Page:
Beyond all that, it's also important to recognize that this version of the HAT strategy plays more aggressively and can create more momentum in the early game. Bear's just better against the no-trap and trap-light decks right now; stuff like Lightsworn Rulers and Sylvans. The advantages here are as straightforward as they are plentiful.

But It Gives Up A Lot In Return
The Fire Fist HAT variant may not seem very different from the regular HAT deck, but right off the bat there are a few key cards missing. It only runs two copies each of Fire Hand and Ice Hand in order to conserve deck space, so it's easier to burn through your Hand cards and lose one pillar of your strategy. It also passes up on Traptrix Dionaea, so it can't revive Traptrix Myrmeleo nearly as easily for a free shot at your opponent's backrow, nor can it make it repeated 1-for-1 Xyz Summons by looping Lavalval Chains. One of Korey McDuffie's most brutal moves in his first place HAT deck involved Summoning Lavalval Chain, using its effect to stack his next draw with Traptrix Dionaea, and then drawing it on the following turn to make another Rank 4. That's not possible here, since you only run one Coach Soldier Wolfbark.

Because the strategy needs to play Fire Formation – Tenki, it doesn't have as many free slots for spell and trap tech, nor generic acceleration. Note that while Trivedi played just two Pot of Duality, Korey McDuffie ran three Duality plus three Upstart Goblin. The weight of those cards compared to the three Tenkis that essentially take their place is debatable, sure, but there definitely is a difference, and that seems like a competitive factor.

Note that there are some significant options Trivedi opted not to explore. Frazier Smith played a Side Decked copy of Brotherhood of the Fire Fist – Gorilla, which can be worthwhile in any match-up involving passive backrow cards. He also played Brotherhood of the Fire Fist - Tiger King, giving him a potentially powerful negation option off a Coach Soldier Wolfbark as well as more access to continued Fire Formation – Tenki plays. Neither ran Constellar Kaus, searchable with Tenki and acting as a quick Normal Summoned Level 5 Light to overlay with an Artifact Moralltach for Constellar Pleiades. While the defining features of Trivedi's build were largely just Bear, Wolfbark, and Tenki, there are other possibilities that could help the strategy adapt for the new format – or just your personal playstyle.


All in all, while this deck has obvious advantages over Geargia, and possesses a speed that can work in your favor when you're up against the big, monster-driven strategies that run Little Defense like Sylvans and Lightsworn, it's the HAT match-up that gives it trouble. Time and time again over the weekend, we saw Fire Fist HAT and regular HAT go head-to-head, and it was in those match-ups where Fire Fist HAT's weaknesses were most evident. The deck plays so many trap cards that the early game rush strategy wasn't viable, and the reactive nature of the deck, combined with its ability to make secure Rank 4 aggressors in the form of Number 101: Silent Honor ARK, nullified the biggest advantage of the Fire Fist version. At the end of the day, it's very telling that the top two finishers at the WCQ – Korey McDuffie and Deon Akridge – both played relatively normal HAT variants, while Trivedi took third. An admirable finish for sure, but seemingly a simple statement about this deck's match-up against the simpler non-Fire Fist version.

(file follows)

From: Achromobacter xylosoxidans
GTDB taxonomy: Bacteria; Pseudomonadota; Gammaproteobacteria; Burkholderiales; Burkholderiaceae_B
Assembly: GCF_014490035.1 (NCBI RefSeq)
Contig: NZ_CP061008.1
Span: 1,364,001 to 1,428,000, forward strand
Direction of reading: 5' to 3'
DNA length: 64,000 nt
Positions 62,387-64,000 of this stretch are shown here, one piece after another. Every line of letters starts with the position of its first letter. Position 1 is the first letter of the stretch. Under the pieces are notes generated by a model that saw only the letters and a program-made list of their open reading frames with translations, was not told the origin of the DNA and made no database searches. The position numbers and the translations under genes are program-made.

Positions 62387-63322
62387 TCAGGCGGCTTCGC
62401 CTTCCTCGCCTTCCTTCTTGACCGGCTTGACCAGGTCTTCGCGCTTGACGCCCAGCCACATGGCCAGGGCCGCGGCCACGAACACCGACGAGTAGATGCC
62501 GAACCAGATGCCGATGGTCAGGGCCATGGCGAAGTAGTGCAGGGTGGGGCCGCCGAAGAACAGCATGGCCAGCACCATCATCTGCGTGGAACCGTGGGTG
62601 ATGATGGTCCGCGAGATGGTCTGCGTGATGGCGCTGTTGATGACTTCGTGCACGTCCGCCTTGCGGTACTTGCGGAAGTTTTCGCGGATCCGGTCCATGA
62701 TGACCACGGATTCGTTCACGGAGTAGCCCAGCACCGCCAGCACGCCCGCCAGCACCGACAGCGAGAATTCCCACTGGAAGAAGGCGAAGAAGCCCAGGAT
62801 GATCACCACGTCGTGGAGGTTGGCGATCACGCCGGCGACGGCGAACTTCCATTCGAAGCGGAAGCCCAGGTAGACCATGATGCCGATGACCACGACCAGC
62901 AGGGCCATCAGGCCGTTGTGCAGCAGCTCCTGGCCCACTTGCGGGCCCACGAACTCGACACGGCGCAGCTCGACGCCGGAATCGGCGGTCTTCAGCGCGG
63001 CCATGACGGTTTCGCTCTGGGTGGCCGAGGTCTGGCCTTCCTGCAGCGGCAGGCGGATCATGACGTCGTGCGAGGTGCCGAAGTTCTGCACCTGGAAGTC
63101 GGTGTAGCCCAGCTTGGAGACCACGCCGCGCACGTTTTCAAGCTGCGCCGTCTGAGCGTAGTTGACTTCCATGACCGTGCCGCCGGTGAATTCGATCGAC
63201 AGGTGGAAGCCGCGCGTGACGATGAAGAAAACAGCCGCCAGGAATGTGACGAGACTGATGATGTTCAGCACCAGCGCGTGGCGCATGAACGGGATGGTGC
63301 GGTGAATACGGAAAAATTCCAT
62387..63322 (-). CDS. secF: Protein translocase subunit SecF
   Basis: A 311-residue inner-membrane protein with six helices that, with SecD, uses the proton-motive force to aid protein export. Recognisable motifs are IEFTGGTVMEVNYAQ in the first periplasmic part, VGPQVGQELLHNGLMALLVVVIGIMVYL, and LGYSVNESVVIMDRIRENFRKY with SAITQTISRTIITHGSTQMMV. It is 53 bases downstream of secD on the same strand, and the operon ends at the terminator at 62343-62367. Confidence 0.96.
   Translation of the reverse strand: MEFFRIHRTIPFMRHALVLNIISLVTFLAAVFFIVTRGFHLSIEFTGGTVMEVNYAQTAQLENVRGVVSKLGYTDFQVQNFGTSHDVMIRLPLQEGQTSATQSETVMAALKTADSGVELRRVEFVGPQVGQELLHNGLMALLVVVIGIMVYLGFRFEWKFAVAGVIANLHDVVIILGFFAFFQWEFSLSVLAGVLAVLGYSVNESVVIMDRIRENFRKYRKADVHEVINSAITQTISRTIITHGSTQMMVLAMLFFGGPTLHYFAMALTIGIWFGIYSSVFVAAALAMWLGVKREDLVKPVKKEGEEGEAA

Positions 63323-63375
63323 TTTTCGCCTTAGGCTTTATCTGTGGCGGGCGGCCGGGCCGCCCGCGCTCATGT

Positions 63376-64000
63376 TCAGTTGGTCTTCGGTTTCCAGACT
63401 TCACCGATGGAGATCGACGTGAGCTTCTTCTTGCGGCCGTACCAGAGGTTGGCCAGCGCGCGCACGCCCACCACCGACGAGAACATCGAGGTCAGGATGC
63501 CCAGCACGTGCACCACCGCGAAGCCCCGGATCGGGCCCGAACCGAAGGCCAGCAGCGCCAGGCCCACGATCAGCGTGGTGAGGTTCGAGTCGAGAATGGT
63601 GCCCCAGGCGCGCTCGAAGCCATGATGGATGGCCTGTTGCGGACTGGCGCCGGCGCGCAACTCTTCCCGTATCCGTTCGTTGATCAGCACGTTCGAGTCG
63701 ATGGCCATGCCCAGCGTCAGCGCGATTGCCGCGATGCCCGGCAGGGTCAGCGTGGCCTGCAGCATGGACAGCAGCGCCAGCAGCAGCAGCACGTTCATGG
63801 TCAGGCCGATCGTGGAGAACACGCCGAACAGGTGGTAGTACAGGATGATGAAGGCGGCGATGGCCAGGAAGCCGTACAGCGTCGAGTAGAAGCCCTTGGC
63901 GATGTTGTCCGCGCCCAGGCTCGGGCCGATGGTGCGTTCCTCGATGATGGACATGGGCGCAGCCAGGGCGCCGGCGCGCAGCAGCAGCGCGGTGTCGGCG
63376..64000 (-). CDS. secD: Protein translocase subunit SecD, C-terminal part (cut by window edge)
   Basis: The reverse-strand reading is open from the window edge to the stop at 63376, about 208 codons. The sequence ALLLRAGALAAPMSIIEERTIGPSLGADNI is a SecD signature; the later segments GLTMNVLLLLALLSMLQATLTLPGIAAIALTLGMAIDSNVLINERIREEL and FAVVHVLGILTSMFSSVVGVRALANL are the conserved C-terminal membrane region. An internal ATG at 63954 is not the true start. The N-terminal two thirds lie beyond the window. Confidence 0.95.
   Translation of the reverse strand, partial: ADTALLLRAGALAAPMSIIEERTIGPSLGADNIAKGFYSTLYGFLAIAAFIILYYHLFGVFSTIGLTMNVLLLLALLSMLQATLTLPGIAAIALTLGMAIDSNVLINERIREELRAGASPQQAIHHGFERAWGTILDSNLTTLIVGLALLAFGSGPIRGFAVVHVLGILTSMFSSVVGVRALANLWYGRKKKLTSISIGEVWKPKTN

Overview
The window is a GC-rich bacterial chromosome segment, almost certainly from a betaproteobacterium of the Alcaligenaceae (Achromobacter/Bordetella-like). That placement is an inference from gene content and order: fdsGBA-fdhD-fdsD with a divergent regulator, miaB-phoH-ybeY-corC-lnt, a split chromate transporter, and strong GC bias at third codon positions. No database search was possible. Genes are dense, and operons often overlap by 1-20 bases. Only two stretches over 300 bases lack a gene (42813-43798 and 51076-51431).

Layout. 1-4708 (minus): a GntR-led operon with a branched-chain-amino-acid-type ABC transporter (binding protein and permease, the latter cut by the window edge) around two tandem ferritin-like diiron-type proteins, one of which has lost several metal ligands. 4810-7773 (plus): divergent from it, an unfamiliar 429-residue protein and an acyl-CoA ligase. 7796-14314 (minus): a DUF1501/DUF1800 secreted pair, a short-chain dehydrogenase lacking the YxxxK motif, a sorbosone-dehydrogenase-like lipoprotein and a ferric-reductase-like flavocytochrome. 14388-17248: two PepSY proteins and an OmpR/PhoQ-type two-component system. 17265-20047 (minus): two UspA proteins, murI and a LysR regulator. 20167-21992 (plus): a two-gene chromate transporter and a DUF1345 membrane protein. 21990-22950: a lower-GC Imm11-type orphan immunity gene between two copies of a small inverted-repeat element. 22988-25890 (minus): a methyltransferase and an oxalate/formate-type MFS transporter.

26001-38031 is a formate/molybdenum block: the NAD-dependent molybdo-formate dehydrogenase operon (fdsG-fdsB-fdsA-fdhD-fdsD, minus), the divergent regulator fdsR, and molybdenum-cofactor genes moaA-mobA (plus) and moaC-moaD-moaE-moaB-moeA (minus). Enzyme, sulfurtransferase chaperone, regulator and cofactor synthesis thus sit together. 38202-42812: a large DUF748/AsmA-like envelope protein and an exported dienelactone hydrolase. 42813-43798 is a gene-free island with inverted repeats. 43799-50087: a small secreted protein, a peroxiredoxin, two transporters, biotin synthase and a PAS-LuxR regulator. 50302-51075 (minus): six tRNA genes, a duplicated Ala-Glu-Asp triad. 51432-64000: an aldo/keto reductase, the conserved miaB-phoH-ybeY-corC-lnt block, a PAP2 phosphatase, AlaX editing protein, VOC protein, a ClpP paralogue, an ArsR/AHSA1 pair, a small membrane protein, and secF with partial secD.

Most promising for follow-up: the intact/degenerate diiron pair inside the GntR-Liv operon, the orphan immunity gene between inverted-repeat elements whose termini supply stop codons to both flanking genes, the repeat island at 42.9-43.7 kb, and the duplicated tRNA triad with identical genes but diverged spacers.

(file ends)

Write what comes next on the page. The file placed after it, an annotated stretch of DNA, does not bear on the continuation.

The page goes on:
Heading into the WCQ the Fire Fist HAT variant would've been attractive, since the biggest question about the WCQ metagame had to do with the popularity of Geargia versus the popularity of Sylvans and Lightsworn. A lot of decisions were being made based on a metagame read favoring Geargia, or favoring the trap-light big-monster strategies. Fire Fist HAT had the advantage of being a great call against both types of decks: Brotherhood of the Fire Fist – Bear gave it the opportunity to break a Geargiarmor set-up before it could get going, as well as some clever deferral plays with Traptrix Trap Hole Nightmare and Bear working in tandem; but it could also rush Lightsworn or Sylvans and punish them in the early game, netting a free Fire Formation – Tenki and rolling it into a Coach Soldier Wolfbark the next turn. It was a great way to hedge your bets.

Now the question's different: coming off a WCQ win and a tremendous Top Cut showing, will conventional Traptrix Hand Artifact decks catch on? If so, the Fire Fist variant may be a poor choice moving forward. But if Geargia, Lightsworn, and Sylvans continue to see heavy play, then the Fire Fist HAT deck could remain a strong option. The introduction of the new draw rule could have an impact as well, since a Turn 1 Fire Formation - Tenki into Brotherhood of the Fire Fist - Bear going second is a better move now than it was two weeks ago. What do you think? Did Fire Fist HAT have its one lone moment in the sun, or will it have legs moving forward in what remains of the summer? It's an intriguing deck and the shape of competition's really still up in the air right now, so I'd be intrigued to hear your comments down below.

-Jason Grabher-Meyer

Don't forget! Now that the competitive season's largely over, it's time to break out the deck fixes again! I need your deck list submissions for upcoming columns;if you want to see your strategy featured in a "What The Fix?" here on TCGplayer just send the following to fixmydeckjason (at) gmail (dot) com to be considered:

-Your Main and Extra Deck list. (No Side Deck needed, but please send a written deck list, not a screencap.) Remember, your deck should be TCG legal!

-Your name and city.

-Remember - please use full card names! Abbreviations and mis-spellings make Jason's life sad.

-A paragraph or two describing your deck: what it does, why you're playing it, and its strengths and weaknesses.

And don't forget, the cooler your deck is the more I'll want to fix it, so don't be afraid to get creative! New stuff takes priority, because I'm not bored of it yet! -JDG